Ecology leaders from the Jesuit Justice and Ecology Network Africa (JENA), the Amazon region, and Latin American Jesuit Higher Education joined parishioners from the Metro New York Catholic Climate Movement, Christian Life Community members, and several students from area Jesuit high schools. (Photo from Ann Marie Brennan)
Amidst the climate crisis and the resistance to respond to the care needed for our common home, Jesuit ecology leaders are called to move from desolation to hope and to share that hope to create a better world. Where do we find hope?
In spiritual conversation with one another, 30 ecology leaders from the Jesuit world gathered at the USA East Province offices on 24 March in New York City, sharing our faith, moments of ecological conversion, responses from our varied local contexts, successful initiatives and ongoing struggles, after several days of meetings for the UN Water Conference.
Many gathered in the room addressing the climate crisis felt resistance from family, friends, neighbors, and in our church. In Laudato Si’, Pope Francis called for a worldwide conversation on caring for creation that includes everyone, but people at the local level inspired by that vision and ready to lead engagement within individual parishes are running into walls.
But through this deep sharing of our work for ecological justice, I found hope, clarity and resolve to respond to the climate crisis with the urgency with which it demands.
Listening to Fr. Endashaw talk about the practice of Orthodox churches in Ethiopia building cathedrals in the mountains among the trees, reflecting the beauty and sacredness of creation that connects us to God, I remembered experiences of my youth with renewed appreciation.
Growing up along the Long Island Sound in Milford, Connecticut, I spent a lot of time walking, playing, and swimming along the sandbar of Walnut Beach and took for granted that I could walk to the beach from the house I grew up in. Most summers, my aunt would come from Western Pennsylvania to visit and when we were not cooking and eating with my grandma, we would spend our days on the Sound. Now separated from the seashore by several states, my Aunt Linda saw the Milford beaches through different eyes.
During college at Fordham University in the Bronx, New York, I came to know community members working together to clean up the Bronx River and improve the access of neighbors to recreational spaces through parks along the watershed. Working alongside middle and high school students, life-long Bronx residents and immigrants in the community, I saw the vitality of this green space in a dense, urban area in a different way; the river offered a space to connect with nature, to exercise, to picnic, and to play.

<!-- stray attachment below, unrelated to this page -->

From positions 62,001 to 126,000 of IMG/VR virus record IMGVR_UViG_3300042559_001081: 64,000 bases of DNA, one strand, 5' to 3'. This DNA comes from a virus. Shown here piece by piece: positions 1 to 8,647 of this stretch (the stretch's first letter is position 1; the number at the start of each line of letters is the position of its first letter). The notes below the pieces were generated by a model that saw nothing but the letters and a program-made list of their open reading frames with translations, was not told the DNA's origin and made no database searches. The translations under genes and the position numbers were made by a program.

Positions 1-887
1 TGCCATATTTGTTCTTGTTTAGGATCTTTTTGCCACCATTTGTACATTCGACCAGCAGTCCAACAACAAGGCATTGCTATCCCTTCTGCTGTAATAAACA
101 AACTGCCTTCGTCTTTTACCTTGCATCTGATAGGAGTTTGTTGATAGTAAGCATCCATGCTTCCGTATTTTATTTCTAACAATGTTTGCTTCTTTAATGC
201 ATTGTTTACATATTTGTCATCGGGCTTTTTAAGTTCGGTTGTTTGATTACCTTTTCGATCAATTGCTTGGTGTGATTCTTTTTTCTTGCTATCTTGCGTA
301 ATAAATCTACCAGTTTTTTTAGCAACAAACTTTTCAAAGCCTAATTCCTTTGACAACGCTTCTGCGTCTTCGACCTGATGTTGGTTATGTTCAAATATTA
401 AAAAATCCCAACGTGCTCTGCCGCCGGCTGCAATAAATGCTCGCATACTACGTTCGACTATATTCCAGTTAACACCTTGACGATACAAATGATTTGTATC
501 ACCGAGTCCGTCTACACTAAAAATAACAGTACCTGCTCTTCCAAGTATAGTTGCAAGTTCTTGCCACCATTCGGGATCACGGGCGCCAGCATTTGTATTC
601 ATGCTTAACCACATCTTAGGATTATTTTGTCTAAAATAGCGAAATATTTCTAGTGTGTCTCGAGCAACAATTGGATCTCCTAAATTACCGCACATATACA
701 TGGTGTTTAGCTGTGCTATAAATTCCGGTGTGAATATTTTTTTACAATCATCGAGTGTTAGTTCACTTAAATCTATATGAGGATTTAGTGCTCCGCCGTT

As I listened to Sonia reflect on the interconnectedness of social and ecological issues seen through her years living in poor and marginalized communities in Chile, people and experiences from the Bronx River flooded into my memory.
How can we come to see the climate crisis differently and respond with the required urgency?
The most recent UN Intergovernmental Panel on Climate Change report (AR6 Synthesis Report-Climate Change 2023) warns us that we need global cooperation, billions of dollars, and big changes in our fossil fuel use by 2030, and even further work by 2050, to limit warming to 1.5 degrees C since the Industrial Revolution.
If we don’t take immediate, significant steps (slash global fossil fuel emissions; transition to clean energy and net zero economies; provide financial resources to communities from lower income areas in the US and other countries adapt and transition to clean energy), we can expect to see an increase in the severity of extreme weather, food shortages, water scarcity, and dangerous heat waves.
We face urgent food crises due to drought that is exacerbated by war, making it incredibly difficult to focus on the underlying climate issues. We see government leaders responding to global geopolitical pressures and turning to coal for energy and heat, sliding backward on climate commitments at a time when we need to be sprinting toward clean energy solutions.
This experience affirmed for me that being in conversation and community with others whose lived reality and experiences are different from my own, anchors this work in hope. It could be a person who has lived in other parts of my community (along the Bronx River), city (the Upper West Side of Manhattan), state (organizing religious communities along the Hudson River), or world (Kenya and the Amazon region).
We might come to see differently by talking to someone whose work vocation is different from ours. Our world view can change from a film that centers the voices of Pacific Islanders or indigenous Amazonian leaders or Native American water protectors or from a talk given by an Audubon Society leader who through the migration of birds helps us see the interconnectedness of our world and actions.
We find hope in realizing that ecological conversion is an ongoing process happening among individuals, communities, and institutions. We find hope in small initiatives, grounded in our faith. We are inspired by Indigenous Peoples and other prophetic leaders. We see greater possibilities when we coordinate across institutions and geographies, responding as a network.
I heard hope in the voices of students from Fordham Prep and Regis who were grateful to enter into community with ecology leaders from around New York City and the world, and who were buoyed by the passion, commitment, and faith of those gathered.
Let us pray that this hope gives us the courage to respond with depth and clear purpose to God’s call to care for our common home.
Nicholas “Nick” Napolitano is the Provincial Assistant for Justice and Ecology at the USA East Province of the Society of Jesus and he can be reached through his email email@example.com.